Python applications may require some packages and modules that don’t come as part of the standard library.
This means it may not be possible for one Python installation to meet the requirements of every application.
For example, you can work on a project that requires Django 1.3 while also maintaining a project that requires Django 3.0.
The solution for this kind of problem is to create a Virtual environtment
The main purpose of using a package manager is to separate your application dependencies, which will give you the ability to use the one Framework in a different project with a different version.
In this guide we will use virtualenv as described in the documentation of the library, Virtualenv is a tool to create isolated Python environments. Since Python 3.3, a subset of it has been integrated into the standard library under the venv module.
virtualenv is a CLI tool that needs a Python interpreter to run. If you already have a Python 3.5+ interpreter the best is to use pipx to install virtualenv into an isolated environment. This has the added benefit that later you’ll be able to upgrade virtualenv without affecting other parts of the system.
pipx install virtualenv virtualenv --help
Alternatively you can install it within the global Python interpreter itself (perhaps as a user package via the --user flag). Be cautious if you are using a python install that is managed by your operating system or another package manager. pip might not coordinate with those tools and may leave your system in an inconsistent state. Note, if you go down this path you need to ensure pip is new enough per the subsections below:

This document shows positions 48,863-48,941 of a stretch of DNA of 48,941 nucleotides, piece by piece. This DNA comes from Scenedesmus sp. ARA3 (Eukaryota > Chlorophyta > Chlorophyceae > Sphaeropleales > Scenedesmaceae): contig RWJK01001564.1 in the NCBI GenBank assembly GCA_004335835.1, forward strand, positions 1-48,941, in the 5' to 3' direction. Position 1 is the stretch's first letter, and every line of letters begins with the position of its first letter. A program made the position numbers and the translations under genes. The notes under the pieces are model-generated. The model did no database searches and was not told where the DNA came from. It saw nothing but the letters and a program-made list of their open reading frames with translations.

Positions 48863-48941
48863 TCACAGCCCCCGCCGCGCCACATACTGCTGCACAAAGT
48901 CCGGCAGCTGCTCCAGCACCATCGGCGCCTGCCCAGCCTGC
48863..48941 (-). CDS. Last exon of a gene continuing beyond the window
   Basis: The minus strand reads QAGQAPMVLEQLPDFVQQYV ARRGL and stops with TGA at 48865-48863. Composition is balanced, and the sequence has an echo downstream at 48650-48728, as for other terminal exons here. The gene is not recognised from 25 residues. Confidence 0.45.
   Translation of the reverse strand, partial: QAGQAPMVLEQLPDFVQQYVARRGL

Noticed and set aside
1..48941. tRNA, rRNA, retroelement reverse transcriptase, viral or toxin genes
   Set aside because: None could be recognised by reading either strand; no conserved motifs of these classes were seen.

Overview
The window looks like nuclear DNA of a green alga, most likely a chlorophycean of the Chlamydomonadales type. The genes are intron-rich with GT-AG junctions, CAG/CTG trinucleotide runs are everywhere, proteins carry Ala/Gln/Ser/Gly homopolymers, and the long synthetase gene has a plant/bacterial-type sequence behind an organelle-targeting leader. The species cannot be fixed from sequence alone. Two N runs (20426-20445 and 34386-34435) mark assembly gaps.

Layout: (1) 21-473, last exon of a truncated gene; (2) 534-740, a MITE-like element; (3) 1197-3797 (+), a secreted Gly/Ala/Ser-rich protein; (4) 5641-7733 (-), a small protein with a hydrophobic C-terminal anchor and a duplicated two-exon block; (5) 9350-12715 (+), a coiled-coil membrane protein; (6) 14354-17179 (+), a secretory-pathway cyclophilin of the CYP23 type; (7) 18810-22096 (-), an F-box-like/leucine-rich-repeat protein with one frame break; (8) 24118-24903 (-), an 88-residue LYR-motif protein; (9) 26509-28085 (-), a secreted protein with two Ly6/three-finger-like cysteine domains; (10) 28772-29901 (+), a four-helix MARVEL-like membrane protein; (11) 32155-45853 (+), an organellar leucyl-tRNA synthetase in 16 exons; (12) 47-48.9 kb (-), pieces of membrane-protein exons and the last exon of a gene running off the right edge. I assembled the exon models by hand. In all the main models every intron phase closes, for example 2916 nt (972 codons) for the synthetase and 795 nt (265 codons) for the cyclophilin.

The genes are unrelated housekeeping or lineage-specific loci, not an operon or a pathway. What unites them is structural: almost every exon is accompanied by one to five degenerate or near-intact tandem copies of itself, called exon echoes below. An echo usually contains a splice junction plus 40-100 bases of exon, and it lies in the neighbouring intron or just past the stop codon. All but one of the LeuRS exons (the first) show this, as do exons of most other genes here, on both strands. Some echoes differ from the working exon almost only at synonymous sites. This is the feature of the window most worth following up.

python -m pip install --user virtualenv
Check the installation
This command will give you more details about Virtualenv
python -m virtualenv --help
Create a new project using Virtualenv
Create a new folder
mkdir json_placeholder_api && cd json_placeholder_api
Create a virtual environment with Virtualenv
Using base prefix '/usr' New python executable in /home/username/projects/xarala/source-code/virtualenv_setup/json_placeholder_api/json_placeholder_env/bin/python3 Also creating executable in /home/username/projects/xarala/source-code/virtualenv_setup/json_placeholder_api/json_placeholder_env/bin/python Installing setuptools, pip, wheel... done.
Activate the new virtual environment
Install requests Library
requests Library allows you to send HTTP/1.1 requests easily.
pip install requests
Collecting requests Using cached requests-2.23.0-py2.py3-none-any.whl (58 kB) Collecting idna<3,>=2.5 Using cached idna-2.9-py2.py3-none-any.whl (58 kB) Collecting urllib3!=1.25.0,!=1.25.1,<1.26,>=1.21.1 Using cached urllib3-1.25.9-py2.py3-none-any.whl (126 kB) Collecting chardet<4,>=3.0.2 Using cached chardet-3.0.4-py2.py3-none-any.whl (133 kB) Collecting certifi>=2017.4.17 Using cached certifi-2020.4.5.1-py2.py3-none-any.whl (157 kB) Installing collected packages: idna, urllib3, chardet, certifi, requests Successfully installed certifi-2020.4.5.1 chardet-3.0.4 idna-2.9 requests-2.23.0 urllib3-1.25.9
Create a new file and renamed it app.py
We will use Json placeholder api
# app.py import requests api_endpoint = requests.get('https://jsonplaceholder.typicode.com/todos/') def get_posts(endpoint): return endpoint.json() result = get_posts(api_endpoint) print(result)
It's very important if you work with others to have a mechanism to share packages, one of the method if to use a file called requirements.txt
In your terminal
pip freeze > requirements.txt
This command will put all the dependencies into the requiremnsts.txt file.
As the project grows in terms of complexity, it's a good practice to have a Python virtual environment.
In this tutorial, we've learned how to set up it with Virtualenv
Thanks for reading 😍 See you next